To the Editor:
In November 2016’s issue of Anesthesiology, Wu et al., in their article “Low-dose Dexmedetomidine Improves Sleep Quality Pattern in Elderly Patients after Noncardiac Surgery in the Intensive Care Unit: A Pilot Randomized Controlled Trial,”1 demonstrated polysomnographic improvement in sleep in patients treated with low-dose (0.1 µg kg−1 h−1) prophylactic dexmedetomidine. Although many nonpharmacologic strategies have been proposed to improve sleep quality in the intensive care unit (ICU), nocturnal infusions of the α-2 agonist and sedative dexmedetomidine have been increasingly utilized in nonintubated ICU patients in efforts to reduce the incidence or duration of delirium, which affects 20 to 80% of ICU patients and is associated with prolonged lengths of stay and possibility increased mortality.2 Because the efficacy of the treatments of delirium have been disappointingly limited, increasing enthusiasm has been placed on preventative techniques, such as ensuring that ICU patients achieve adequate durations of sleep.3 A pathophysiologic rationale for this therapy comes from observational polysomnographic studies that demonstrated a dramatic reduction in both restorative rapid eye movement (REM) and slow-wave (stages 3 and 4) sleep in ICU patients.4,5 Dexmedetomidine infusions generate an electroencephalogram pattern that resembles stage 2 non-REM sleep in treated patients, which is the basis of its usage in the ICU to promote sleep.4,5 However, in these polysomnographic studies, treated subjects also demonstrated severely disrupted overall sleep architecture, with few achieving slow-wave sleep or REM sleep of any significant duration.4,5 In addition, an animal study demonstrated a complete loss of REM sleep with dexmedetomidine infusions, with treated rats requiring significant posttreatment rebound in both non-REM and REM sleep need.6 In the study by Wu et al.,1 there was no significant difference in the occurrence of stage 3 non-REM sleep, and REM sleep remained absent in the two groups. Although they demonstrated an improvement in sleep efficiency or the ratio of total sleep time to total monitoring time, this metric does not account for sleep architecture. Importantly, there was also no observed difference in delirium, a predefined secondary outcome. In addition, the authors noted a decreased ICU length of stay but an increased hospital length of stay in dexmedetomidine patients.
Further well-powered studies evaluating patient-oriented outcomes are needed before supporting the routine usage of prophylactic nocturnal dexmedetomidine infusions as a sleep aid, particularly given the two- to threefold increased incidence of bradycardia and hypotension seen in treated patients in this trial and in other studies.7 In an ICU population, such a high incidence of unfavorable hemodynamic disturbances may outweigh the minimal demonstrated treatment effect.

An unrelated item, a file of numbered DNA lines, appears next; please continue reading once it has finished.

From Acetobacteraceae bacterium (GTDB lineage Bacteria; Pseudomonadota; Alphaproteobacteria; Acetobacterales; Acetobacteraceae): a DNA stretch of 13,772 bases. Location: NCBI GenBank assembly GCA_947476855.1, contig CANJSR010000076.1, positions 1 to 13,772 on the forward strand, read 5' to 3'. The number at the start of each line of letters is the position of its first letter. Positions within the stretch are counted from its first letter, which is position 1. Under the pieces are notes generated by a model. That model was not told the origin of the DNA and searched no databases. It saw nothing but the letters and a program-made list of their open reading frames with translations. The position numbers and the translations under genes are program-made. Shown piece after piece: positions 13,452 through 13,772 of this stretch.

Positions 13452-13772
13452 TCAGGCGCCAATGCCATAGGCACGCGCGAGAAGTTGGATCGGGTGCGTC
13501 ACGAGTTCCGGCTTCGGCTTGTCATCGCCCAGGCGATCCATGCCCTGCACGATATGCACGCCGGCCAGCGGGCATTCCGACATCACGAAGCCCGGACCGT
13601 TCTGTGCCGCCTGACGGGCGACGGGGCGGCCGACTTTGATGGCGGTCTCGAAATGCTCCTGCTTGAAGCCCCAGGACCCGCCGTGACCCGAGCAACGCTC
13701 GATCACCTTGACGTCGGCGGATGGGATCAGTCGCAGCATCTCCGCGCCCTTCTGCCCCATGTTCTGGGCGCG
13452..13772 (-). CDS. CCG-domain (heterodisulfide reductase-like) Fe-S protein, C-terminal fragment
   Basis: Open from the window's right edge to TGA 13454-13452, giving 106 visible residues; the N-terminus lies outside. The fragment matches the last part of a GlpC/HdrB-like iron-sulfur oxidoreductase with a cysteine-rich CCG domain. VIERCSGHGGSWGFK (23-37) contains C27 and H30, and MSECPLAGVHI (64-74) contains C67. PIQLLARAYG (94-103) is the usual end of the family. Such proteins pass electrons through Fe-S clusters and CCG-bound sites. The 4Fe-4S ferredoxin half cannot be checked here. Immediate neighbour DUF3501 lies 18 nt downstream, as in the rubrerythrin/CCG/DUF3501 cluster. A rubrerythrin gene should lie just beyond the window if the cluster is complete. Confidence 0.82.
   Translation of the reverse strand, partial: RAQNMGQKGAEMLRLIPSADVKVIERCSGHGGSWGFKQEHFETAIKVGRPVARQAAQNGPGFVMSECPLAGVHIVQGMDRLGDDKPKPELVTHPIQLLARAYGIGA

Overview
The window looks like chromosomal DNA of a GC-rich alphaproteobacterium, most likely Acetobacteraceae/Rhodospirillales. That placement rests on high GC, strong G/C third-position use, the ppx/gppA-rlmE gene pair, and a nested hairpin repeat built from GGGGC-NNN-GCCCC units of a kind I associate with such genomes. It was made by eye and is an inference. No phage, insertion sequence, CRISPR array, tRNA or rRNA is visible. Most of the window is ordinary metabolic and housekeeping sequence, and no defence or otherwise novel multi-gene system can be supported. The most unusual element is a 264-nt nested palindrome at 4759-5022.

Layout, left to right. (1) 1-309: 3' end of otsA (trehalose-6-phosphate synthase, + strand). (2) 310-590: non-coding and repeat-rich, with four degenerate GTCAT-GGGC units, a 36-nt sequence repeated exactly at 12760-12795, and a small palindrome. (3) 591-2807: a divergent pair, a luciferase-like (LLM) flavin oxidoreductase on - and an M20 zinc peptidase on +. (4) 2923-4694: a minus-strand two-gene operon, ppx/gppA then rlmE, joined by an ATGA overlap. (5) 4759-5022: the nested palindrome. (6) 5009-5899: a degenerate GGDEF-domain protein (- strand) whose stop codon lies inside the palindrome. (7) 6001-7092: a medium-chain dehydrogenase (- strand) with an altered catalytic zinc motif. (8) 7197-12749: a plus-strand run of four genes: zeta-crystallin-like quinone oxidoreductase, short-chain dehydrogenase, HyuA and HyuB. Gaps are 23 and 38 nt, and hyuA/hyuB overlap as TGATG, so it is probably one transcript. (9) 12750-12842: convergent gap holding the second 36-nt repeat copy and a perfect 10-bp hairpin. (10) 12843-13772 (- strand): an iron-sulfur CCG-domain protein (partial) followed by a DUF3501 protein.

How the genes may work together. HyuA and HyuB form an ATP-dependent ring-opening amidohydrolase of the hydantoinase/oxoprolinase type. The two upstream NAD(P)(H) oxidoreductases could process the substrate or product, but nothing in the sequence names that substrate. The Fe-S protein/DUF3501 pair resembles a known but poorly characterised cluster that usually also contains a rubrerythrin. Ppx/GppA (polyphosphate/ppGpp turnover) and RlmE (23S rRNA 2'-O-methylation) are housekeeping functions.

Because access to dexmedetomidine will continue to increase as the generic formulation becomes widely available, indications beyond just sedation of the mechanically ventilated patient are increasingly explored. Although there are suggestions of potential efficacy, many unanswered questions about the drug remain. First, although it has been consistently demonstrated that nocturnal dexmedetomidine infusion increases duration of a stage 2 non-REM sleep-like electroencephalogram pattern, it is unclear whether this shift in sleep architecture, even if total sleep time is increased, yields a restorative effect. Second, the risks of utilizing dexmedetomidine in nonintubated, critically ill patients, including the possibility of increasing delirium secondary to its sedative effects, have yet to be fully elucidated. Third, and perhaps most importantly, current studies of nocturnal dexmedetomidine infusions have focused primary outcomes on polysomnographic data and have either not evaluated or failed to demonstrate significant clinical benefit. Perhaps enthusiasm for the off-label use of dexmedetomidine as a prophylactic sleep adjunct in nonintubated patients without refractory hyperactive delirium should be tempered until prospective, randomized data are able to adequately define the risks and benefits.
The authors declare no competing interests.